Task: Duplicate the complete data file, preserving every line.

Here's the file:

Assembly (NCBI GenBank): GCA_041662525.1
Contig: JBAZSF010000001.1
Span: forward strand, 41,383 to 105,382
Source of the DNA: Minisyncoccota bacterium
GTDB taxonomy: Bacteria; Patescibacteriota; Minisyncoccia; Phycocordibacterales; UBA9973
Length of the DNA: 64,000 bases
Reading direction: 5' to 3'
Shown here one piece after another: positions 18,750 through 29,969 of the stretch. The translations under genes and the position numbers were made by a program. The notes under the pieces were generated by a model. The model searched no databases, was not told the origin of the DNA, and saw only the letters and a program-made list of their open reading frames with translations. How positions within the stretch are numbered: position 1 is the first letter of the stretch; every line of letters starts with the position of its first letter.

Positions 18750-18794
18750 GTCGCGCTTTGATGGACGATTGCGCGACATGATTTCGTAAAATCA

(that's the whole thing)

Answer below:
Assembly (NCBI GenBank): GCA_041662525.1
Contig: JBAZSF010000001.1
Span: forward strand, 41,383 to 105,382
Source of the DNA: Minisyncoccota bacterium
GTDB taxonomy: Bacteria; Patescibacteriota; Minisyncoccia; Phycocordibacterales; UBA9973
Length of the DNA: 64,000 bases
Reading direction: 5' to 3'
Shown here one piece after another: positions 18,750 through 29,969 of the stretch. The translations under genes and the position numbers were made by a program. The notes under the pieces were generated by a model. The model searched no databases, was not told the origin of the DNA, and saw only the letters and a program-made list of their open reading frames with translations. How positions within the stretch are numbered: position 1 is the first letter of the stretch; every line of letters starts with the position of its first letter.

Positions 18750-18794
18750 GTCGCGCTTTGATGGACGATTGCGCGACATGATTTCGTAAAATCA